At the moment, I have a lot of insecurities and uncertainties in my life. I don’t know what my future has in store for me and quite frankly I find that terrifying. However, I can’t complain too much.

Going to university straight after school wouldn’t have been as advantageous for me as it may be if I choose to go to university next year or in ten years time. I know now that if I go to university, it will be because I want to go to university and not because I have been shuffled along the educational system into university. And while the past few years have been hard since I left school, I have met some amazing people and learned a lot about myself.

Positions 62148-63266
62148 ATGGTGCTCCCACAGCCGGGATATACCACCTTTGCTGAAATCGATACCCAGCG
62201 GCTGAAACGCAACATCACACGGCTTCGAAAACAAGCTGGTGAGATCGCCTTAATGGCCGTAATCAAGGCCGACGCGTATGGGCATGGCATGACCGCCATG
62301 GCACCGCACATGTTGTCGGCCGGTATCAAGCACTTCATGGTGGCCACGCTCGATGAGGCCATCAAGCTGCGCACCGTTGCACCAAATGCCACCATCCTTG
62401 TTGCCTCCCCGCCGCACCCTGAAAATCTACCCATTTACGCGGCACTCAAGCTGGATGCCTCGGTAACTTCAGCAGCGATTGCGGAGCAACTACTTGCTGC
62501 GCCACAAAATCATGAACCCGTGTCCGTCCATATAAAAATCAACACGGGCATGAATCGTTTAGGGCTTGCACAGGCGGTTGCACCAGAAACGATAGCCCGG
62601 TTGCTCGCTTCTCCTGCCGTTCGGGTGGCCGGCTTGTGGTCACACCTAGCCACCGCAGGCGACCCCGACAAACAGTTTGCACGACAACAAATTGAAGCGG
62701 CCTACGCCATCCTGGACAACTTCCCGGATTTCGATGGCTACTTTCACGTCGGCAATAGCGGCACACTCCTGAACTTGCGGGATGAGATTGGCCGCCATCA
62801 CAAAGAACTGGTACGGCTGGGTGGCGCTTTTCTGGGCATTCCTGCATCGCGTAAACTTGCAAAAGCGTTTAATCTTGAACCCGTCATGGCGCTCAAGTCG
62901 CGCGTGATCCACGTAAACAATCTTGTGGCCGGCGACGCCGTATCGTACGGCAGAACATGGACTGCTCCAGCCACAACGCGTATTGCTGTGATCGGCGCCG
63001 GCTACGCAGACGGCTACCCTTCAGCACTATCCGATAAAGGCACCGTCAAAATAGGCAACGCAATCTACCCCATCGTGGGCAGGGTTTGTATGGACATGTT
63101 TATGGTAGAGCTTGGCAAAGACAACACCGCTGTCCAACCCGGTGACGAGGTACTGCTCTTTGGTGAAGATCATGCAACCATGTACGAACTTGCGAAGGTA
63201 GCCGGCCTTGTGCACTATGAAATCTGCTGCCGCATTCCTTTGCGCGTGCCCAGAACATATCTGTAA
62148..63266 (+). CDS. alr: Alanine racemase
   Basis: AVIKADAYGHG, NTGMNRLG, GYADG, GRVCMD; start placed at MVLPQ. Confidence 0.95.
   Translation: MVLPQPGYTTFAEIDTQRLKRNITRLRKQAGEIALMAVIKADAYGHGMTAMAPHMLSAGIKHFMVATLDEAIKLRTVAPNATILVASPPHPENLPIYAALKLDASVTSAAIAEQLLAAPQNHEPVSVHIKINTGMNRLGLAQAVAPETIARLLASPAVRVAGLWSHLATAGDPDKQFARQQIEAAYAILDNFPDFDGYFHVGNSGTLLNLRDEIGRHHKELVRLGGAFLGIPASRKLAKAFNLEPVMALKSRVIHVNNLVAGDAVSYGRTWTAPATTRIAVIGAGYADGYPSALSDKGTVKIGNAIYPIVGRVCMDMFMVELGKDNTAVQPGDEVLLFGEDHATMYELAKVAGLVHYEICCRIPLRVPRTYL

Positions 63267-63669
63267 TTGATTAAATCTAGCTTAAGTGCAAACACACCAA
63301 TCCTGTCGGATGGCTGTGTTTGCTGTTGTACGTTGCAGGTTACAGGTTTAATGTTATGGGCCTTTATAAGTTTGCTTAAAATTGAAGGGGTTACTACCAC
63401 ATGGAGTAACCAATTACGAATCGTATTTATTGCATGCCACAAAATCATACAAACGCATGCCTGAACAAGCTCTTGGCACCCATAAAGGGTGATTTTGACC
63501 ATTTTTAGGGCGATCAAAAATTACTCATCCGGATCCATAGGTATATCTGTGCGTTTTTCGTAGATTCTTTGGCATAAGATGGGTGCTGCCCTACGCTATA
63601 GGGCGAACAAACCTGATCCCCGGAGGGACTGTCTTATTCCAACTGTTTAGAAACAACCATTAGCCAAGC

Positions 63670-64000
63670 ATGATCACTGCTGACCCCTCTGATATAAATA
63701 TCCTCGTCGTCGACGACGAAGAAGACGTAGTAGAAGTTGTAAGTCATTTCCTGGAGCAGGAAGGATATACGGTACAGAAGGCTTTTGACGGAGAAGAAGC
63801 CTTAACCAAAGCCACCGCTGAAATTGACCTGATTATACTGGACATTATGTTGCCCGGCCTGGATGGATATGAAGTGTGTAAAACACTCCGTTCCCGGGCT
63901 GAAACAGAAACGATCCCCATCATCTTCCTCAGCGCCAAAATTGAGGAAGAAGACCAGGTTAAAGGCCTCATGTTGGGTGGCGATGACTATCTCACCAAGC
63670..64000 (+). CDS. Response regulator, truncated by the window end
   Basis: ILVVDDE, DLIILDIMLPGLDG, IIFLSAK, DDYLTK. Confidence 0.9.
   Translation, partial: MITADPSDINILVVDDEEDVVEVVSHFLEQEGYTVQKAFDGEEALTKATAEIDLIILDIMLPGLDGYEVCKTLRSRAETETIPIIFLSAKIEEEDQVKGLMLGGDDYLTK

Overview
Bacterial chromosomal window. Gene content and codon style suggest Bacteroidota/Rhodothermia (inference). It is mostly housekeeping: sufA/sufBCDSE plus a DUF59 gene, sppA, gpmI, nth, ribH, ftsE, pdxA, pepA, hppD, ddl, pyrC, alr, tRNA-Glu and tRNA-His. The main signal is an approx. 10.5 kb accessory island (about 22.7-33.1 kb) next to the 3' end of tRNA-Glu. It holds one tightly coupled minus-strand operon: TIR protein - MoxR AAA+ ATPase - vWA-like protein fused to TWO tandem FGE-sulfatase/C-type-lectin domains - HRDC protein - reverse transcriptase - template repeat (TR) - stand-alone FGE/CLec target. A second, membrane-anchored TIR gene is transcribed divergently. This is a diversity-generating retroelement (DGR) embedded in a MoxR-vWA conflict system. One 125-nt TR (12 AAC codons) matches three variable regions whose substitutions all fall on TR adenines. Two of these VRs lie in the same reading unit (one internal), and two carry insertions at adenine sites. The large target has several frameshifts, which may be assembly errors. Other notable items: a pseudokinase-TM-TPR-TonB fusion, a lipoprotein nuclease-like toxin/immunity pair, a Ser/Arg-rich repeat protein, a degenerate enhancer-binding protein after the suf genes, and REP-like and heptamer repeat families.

Quite simply, if I hadn’t failed those interviews that then forced me to take a gap year, I wouldn’t be who I am today. While I don’t proclaim that I am perfect – in fact I think I have a lot of work to do before I am even above common in terms of personality – I have learned that I am a valuable human with valid opinions and justified emotions. I matter, I count, I am important, whether other people believe it or not. And coming from me – someone who has suffered from self-esteem issues and fears of inadequacy since before I reached high school – that is a huge step forward.

So, while my life isn’t perfect and sometimes I do wish I had gone to university or I had done this or I had done that, I am proud to have failed because I am proud of how far I have come in my life.

 

Peace, love and happiness

– Taisie ♥